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In Photoshop CS5: Creative Compositing, Chris Orwig demonstrates how to take photographs to the next creative level by combining images in Photoshop. This course covers multiple compositing scenarios, including portraits and architecture photos, from selecting the images, to blending photos with layer masks and blend modes, and resizing and sharpening the results. Chris also covers tips and tricks design to inspire and increase the drama and interest of photographs. Exercise files are included with this course.
These days digital cameras are quite amazing yet there still are things that we can see with our eyes, which we can't capture on our cameras, and in this document you can see we have two layers. One layer where I focused in on the magnifying glass and then another layer where I focused through the magnifying glass in order to make sure that a star was sharp. Now it's impossible to get both of these elements sharp at this range, due to the optics of the magnifying glass and due to the way cameras work. So what I want to do here is somehow bring in together these two areas of focus, and now while I will be working on a particular scenario here, keep in mind that this technique of bringing in multiple areas of focus can be used in a wide range of scenarios.
All right, well first let's turn on the visibility of the magnifying glass layer. Next, what we want to do is go ahead and click on the Add Layer Mask icon. From here we will grab our Brush tool, we are going to go ahead and paint with white. Now I want to paint with white with a nice soft-edged brush, no hardness there, a relatively small size brush. opacity, we want it to be somewhere relatively high, 70-80% or so. Next we are just going to start to paint over this area, we want to paint over this area actually with black. So I will press the x key to flip that so I have black as the foreground color.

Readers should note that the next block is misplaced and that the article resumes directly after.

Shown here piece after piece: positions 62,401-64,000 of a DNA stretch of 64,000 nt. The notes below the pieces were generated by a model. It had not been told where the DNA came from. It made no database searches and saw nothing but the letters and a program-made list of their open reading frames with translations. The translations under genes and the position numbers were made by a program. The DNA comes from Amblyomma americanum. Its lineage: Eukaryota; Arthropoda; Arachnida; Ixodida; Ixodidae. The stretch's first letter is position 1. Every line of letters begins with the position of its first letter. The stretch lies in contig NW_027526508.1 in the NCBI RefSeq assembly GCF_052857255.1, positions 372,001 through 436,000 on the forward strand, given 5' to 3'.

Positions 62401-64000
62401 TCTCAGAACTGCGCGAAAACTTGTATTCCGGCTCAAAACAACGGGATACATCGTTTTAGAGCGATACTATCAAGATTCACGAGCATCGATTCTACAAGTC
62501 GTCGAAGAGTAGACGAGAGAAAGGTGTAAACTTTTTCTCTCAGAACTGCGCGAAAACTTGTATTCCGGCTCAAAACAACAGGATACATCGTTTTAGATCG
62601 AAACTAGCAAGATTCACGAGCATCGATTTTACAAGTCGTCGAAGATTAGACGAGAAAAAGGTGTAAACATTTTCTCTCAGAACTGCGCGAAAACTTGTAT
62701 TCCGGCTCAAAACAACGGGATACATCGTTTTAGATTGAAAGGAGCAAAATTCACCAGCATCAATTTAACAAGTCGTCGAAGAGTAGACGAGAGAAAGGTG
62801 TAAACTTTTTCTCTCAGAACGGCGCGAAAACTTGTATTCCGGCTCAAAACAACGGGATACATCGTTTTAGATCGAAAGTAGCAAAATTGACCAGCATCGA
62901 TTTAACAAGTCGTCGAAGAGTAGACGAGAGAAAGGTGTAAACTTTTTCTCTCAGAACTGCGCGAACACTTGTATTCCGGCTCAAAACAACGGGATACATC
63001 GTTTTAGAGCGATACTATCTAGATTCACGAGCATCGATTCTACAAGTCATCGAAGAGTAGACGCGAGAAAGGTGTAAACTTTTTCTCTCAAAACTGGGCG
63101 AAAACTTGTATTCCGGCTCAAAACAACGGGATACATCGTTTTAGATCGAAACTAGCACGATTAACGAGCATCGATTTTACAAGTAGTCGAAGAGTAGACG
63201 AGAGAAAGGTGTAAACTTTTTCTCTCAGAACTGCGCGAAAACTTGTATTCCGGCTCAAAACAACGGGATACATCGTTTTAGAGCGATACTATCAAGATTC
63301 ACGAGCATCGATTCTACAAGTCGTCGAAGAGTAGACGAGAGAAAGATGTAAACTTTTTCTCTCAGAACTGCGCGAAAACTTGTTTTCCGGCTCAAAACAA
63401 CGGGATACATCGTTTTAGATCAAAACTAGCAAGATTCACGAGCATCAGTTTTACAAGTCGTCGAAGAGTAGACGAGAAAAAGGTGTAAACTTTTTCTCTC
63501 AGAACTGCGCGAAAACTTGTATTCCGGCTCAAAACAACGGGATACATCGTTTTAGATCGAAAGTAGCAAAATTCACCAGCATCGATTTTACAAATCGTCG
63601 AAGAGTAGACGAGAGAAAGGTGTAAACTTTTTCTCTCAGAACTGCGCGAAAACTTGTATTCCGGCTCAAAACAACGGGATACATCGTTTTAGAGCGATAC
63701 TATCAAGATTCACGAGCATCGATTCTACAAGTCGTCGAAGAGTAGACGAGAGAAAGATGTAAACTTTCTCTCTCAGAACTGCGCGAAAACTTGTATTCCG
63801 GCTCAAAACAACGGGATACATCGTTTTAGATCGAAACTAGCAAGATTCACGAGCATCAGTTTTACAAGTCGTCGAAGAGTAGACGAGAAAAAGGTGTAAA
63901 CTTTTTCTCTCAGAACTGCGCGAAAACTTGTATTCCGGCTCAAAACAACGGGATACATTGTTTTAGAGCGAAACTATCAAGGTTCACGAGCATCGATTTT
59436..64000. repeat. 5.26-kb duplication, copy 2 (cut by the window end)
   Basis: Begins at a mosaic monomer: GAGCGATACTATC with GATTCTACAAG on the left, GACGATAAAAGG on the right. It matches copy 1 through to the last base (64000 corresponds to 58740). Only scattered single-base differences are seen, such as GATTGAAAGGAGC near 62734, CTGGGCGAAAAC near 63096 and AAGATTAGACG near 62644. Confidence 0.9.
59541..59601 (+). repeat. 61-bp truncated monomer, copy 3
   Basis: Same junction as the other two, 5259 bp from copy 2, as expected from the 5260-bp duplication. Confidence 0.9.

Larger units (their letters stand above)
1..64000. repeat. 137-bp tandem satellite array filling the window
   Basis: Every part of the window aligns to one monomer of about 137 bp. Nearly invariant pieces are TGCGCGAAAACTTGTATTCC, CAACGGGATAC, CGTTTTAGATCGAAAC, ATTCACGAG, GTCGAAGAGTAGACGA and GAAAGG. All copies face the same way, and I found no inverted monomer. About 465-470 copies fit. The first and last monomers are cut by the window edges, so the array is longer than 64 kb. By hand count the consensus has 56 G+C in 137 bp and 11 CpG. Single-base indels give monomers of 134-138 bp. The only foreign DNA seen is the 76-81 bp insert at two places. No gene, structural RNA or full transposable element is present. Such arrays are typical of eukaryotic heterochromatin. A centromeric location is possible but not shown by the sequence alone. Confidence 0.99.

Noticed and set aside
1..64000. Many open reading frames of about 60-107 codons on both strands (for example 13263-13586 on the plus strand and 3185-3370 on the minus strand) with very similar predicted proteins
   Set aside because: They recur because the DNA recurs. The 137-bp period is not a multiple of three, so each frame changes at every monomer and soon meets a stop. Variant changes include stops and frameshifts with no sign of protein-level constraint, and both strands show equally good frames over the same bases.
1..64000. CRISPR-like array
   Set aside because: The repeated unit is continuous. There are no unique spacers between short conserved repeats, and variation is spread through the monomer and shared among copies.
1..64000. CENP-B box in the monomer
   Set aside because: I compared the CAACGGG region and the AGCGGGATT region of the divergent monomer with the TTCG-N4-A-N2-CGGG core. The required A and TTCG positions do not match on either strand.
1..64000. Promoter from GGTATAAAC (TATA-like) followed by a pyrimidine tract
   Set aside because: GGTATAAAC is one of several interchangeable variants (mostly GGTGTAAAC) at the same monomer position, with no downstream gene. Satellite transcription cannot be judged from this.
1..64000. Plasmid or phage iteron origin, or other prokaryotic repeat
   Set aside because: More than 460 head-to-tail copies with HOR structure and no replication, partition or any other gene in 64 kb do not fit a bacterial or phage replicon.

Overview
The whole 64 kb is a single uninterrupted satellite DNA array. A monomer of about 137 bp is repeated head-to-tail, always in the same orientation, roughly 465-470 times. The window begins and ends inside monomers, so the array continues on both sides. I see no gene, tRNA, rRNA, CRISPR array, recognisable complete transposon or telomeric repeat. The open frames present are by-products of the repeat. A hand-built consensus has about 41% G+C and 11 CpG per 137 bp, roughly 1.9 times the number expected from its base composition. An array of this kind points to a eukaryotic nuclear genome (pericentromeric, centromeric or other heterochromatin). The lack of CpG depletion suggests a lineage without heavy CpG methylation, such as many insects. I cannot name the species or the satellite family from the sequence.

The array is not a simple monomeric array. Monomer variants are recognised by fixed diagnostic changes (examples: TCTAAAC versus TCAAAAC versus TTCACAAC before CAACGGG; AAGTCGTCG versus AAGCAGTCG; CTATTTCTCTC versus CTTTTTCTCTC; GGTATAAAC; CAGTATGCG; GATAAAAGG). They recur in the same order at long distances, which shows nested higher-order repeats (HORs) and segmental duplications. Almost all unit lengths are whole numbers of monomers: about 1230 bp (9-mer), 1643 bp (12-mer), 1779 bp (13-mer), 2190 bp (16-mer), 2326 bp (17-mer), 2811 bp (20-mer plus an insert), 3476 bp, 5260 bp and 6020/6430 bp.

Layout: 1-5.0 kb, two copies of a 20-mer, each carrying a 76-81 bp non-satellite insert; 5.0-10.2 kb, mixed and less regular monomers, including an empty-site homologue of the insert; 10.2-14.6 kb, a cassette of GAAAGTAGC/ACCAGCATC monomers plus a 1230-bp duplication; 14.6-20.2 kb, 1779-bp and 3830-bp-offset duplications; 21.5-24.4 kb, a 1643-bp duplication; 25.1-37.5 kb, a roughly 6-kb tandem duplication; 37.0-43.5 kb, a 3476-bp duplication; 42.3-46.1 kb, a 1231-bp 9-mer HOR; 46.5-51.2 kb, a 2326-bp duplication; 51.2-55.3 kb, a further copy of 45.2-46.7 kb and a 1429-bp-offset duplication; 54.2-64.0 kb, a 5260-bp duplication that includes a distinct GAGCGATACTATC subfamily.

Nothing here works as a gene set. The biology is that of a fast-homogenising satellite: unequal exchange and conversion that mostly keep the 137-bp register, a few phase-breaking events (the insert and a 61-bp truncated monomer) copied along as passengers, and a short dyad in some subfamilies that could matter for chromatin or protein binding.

As I do that I can slowly bring in this background. Paint over it multiple times to bring in a little bit more. You will notice that I am staying away from my highlights. I want to keep those in the mix because that's what makes this look interesting. All right, I will press four on the keyword to go down to 40%. I am just going to remove this area down here a little bit more slowly just to be careful and then I will press 2 to go to 20% opacity, and I am just going to paint through this highlight a little bit here, bringing in a touch of the star on that side and a little bit of this edge over here as well.
All right, well so far so good. Let's take a look. If we Shift+Click the mask you can see there is our before and then now our after. That's looking much better. Well the next thing I want to do is bring out the detail of the star. To do that we will click in the background layer. So let's go ahead and copy the background layer by pressing Command+J or Ctrl+J and then we will name this layer sharpen. Next step, let's navigate to our Filter pulldown menu. Here we will choose sharpen and then Smart Sharpen.
What's interesting about Smart Sharpen is what we can do is increase the overall Amount and then increase the Radius. This gives us nice edged detail, but if you zoom in even closer, check this out. If we turn on More Accurate, all of a sudden we are going to see all these little threads really come to life, and what we want to do is exaggerate this sharpness because we are photographing through a magnifying glass. We are losing a lot of detail there. We just want to find just the right spot with that Radius and also More Accurate, again just bringing out all of those nice details and texture, and then we will click OK.
All right, so far so good,. Here is that before and then after. Now that's really sharp. Well, one of the things that happens occasionally when you are sharpening photographs is that you can exaggerate noise, especially if you are working with More Accurate. So in order to compensate for that or to correct for that, we want to change this layer blending mode to Luminosity and that's something you want to do almost always when you sharpen. Therefore, it will only show you the luminance value of that layer. It won't create any exaggerated noise or any noise problems.
All right, well let's take a look at our image. Here we can see one of the layers and then this was the one where we added the mask which allowed us to see through to the star, and then finally we sharpened that up so it looked nice and crisp and that finishes our work on these images.
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